Saturday 27 September 2008

Necropath by Eric Brown

This new book is listed as "a Bengal Station novel", presumably set in the same location as the author's 2004 novel of that name, which I haven't read.

Bengal Station is a vast spaceport built in a far-future Bay of Bengal, receiving traffic from the many human-occupied worlds and occasional visits from members of various intelligent alien races. Rather more than a spaceport, in fact; it has many levels and is home to a crowded city of 25 million people. The city is zoned, with the best areas close to the top and/or enjoying direct sea views; the lower levels become increasingly down-market. This concept of a vertically stratified city is remarkably common in SF, presumably because it emphasises the associated social stratification.

Jeff Vaughan is a telepath, his natural potential having been substantially boosted artificially. He is employed by the spaceport to vet incoming ships for illegal immigrants, but is tired of his job and his life, and takes drugs to dull his mind to the constant mental pressure from the packed hordes living in the city. Chandra is a one of the few people he can tolerate; a detective with the Bengal Station police. Sukara is a "working girl" from Cambodia, searching for her lost younger sister who was last heard of in Bengal Station. These three lives and several others become intertwined as Vaughan begins to investigate some anomalous shipments from the human colony on Verkerk's World, which his boss (himself protected from telepathic intrusion) will not allow him to scan.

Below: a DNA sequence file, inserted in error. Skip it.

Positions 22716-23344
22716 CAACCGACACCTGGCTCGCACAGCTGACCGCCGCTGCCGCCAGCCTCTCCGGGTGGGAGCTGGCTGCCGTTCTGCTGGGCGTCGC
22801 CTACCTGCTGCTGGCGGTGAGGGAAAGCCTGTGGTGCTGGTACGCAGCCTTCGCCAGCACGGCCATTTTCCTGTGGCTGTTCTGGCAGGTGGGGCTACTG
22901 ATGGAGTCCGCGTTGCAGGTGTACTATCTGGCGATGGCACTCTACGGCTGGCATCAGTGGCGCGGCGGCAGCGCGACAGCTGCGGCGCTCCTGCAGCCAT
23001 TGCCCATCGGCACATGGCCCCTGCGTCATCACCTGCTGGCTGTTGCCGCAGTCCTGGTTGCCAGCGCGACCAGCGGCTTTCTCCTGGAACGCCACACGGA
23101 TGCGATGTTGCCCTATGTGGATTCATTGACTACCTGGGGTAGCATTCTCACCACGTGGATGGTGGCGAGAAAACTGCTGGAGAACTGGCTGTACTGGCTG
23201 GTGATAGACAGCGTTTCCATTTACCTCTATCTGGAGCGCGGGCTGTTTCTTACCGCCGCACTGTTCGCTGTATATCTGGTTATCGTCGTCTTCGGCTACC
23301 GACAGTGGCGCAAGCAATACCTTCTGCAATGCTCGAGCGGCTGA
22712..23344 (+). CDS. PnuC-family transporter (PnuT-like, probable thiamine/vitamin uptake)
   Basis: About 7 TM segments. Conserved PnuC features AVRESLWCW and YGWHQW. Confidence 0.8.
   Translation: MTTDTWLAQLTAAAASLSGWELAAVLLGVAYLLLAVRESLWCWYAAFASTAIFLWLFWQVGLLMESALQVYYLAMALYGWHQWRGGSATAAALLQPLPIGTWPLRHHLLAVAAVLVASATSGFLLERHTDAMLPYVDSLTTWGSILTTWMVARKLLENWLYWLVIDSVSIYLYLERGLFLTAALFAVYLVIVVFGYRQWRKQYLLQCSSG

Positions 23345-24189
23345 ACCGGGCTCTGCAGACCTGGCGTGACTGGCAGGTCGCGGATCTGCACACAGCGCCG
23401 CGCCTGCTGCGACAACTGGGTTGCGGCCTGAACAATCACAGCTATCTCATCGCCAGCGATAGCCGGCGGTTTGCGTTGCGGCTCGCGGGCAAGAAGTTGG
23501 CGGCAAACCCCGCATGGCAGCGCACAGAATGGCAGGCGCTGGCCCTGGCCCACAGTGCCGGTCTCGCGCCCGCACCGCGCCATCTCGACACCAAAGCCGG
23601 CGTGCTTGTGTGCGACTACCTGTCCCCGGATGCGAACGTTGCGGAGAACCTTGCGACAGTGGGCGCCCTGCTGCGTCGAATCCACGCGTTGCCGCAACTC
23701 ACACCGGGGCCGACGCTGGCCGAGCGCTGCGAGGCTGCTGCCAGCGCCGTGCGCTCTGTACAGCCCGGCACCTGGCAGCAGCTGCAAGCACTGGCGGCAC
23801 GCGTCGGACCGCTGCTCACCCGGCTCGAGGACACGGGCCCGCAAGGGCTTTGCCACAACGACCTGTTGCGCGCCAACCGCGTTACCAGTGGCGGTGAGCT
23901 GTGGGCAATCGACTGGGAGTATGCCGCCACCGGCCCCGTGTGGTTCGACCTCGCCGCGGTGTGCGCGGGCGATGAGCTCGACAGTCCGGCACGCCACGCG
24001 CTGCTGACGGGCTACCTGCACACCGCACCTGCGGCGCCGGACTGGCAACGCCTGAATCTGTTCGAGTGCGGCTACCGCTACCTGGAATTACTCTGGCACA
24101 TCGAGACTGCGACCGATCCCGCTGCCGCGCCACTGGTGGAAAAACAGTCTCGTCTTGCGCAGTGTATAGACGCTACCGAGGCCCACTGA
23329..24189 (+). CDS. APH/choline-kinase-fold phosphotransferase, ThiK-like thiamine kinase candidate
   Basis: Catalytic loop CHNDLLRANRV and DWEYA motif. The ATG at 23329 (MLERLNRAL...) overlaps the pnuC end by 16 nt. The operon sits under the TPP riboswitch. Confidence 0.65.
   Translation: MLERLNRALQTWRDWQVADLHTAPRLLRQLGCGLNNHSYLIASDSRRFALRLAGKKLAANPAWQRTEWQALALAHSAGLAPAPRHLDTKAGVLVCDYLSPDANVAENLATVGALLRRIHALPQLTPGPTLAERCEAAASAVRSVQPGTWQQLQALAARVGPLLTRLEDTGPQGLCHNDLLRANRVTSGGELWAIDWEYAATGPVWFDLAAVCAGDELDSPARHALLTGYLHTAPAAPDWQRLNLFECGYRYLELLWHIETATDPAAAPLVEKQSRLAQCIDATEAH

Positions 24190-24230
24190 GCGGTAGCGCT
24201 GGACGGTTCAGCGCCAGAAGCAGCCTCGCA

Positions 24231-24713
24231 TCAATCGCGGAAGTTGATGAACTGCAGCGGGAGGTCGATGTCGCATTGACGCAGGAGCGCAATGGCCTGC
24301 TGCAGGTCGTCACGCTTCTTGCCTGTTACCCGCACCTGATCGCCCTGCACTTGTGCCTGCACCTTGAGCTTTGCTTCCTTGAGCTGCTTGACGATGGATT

This is a traditional hard-SF thriller featuring interstellar travel, exotic drugs, mysterious aliens and a powerful new religion taking hold on Earth. Vaughan struggles to find out what is going on, only to find that the greatest threat comes from his own past. An entertaining read, well worth the time.

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